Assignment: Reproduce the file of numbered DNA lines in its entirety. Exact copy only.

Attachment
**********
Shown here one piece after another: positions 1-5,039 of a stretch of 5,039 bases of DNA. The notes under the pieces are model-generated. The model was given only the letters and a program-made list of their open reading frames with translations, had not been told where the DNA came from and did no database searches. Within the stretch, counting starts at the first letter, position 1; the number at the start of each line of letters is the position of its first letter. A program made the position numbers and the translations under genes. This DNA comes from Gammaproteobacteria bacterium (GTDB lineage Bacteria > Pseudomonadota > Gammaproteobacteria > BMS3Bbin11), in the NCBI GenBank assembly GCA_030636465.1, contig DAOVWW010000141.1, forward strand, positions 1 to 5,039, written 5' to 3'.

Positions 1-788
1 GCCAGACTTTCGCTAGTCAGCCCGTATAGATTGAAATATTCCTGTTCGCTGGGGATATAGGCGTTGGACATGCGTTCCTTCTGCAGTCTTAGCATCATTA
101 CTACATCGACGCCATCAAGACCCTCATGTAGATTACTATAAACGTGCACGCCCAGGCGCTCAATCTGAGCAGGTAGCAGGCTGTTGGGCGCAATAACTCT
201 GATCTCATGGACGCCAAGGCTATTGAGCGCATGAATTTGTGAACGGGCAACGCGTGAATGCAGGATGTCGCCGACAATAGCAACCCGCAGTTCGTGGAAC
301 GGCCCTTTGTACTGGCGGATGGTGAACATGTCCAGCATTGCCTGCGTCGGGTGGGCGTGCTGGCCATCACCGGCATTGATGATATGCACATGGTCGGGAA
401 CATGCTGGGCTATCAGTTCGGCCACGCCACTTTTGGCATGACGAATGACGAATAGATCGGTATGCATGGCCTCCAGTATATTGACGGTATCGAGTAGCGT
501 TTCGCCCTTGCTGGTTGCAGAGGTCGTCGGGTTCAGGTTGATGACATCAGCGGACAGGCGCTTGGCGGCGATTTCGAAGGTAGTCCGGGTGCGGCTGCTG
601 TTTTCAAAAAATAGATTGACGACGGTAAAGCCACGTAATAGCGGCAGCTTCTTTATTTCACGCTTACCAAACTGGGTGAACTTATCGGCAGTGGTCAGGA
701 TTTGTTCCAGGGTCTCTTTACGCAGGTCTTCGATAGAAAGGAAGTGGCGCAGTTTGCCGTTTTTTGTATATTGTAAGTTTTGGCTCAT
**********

Shown here one piece after another: positions 1-5,039 of a stretch of 5,039 bases of DNA. The notes under the pieces are model-generated. The model was given only the letters and a program-made list of their open reading frames with translations, had not been told where the DNA came from and did no database searches. Within the stretch, counting starts at the first letter, position 1; the number at the start of each line of letters is the position of its first letter. A program made the position numbers and the translations under genes. This DNA comes from Gammaproteobacteria bacterium (GTDB lineage Bacteria > Pseudomonadota > Gammaproteobacteria > BMS3Bbin11), in the NCBI GenBank assembly GCA_030636465.1, contig DAOVWW010000141.1, forward strand, positions 1 to 5,039, written 5' to 3'.

Positions 1-788
1 GCCAGACTTTCGCTAGTCAGCCCGTATAGATTGAAATATTCCTGTTCGCTGGGGATATAGGCGTTGGACATGCGTTCCTTCTGCAGTCTTAGCATCATTA
101 CTACATCGACGCCATCAAGACCCTCATGTAGATTACTATAAACGTGCACGCCCAGGCGCTCAATCTGAGCAGGTAGCAGGCTGTTGGGCGCAATAACTCT
201 GATCTCATGGACGCCAAGGCTATTGAGCGCATGAATTTGTGAACGGGCAACGCGTGAATGCAGGATGTCGCCGACAATAGCAACCCGCAGTTCGTGGAAC
301 GGCCCTTTGTACTGGCGGATGGTGAACATGTCCAGCATTGCCTGCGTCGGGTGGGCGTGCTGGCCATCACCGGCATTGATGATATGCACATGGTCGGGAA
401 CATGCTGGGCTATCAGTTCGGCCACGCCACTTTTGGCATGACGAATGACGAATAGATCGGTATGCATGGCCTCCAGTATATTGACGGTATCGAGTAGCGT
501 TTCGCCCTTGCTGGTTGCAGAGGTCGTCGGGTTCAGGTTGATGACATCAGCGGACAGGCGCTTGGCGGCGATTTCGAAGGTAGTCCGGGTGCGGCTGCTG
601 TTTTCAAAAAATAGATTGACGACGGTAAAGCCACGTAATAGCGGCAGCTTCTTTATTTCACGCTTACCAAACTGGGTGAACTTATCGGCAGTGGTCAGGA
701 TTTGTTCCAGGGTCTCTTTACGCAGGTCTTCGATAGAAAGGAAGTGGCGCAGTTTGCCGTTTTTTGTATATTGTAAGTTTTGGCTCAT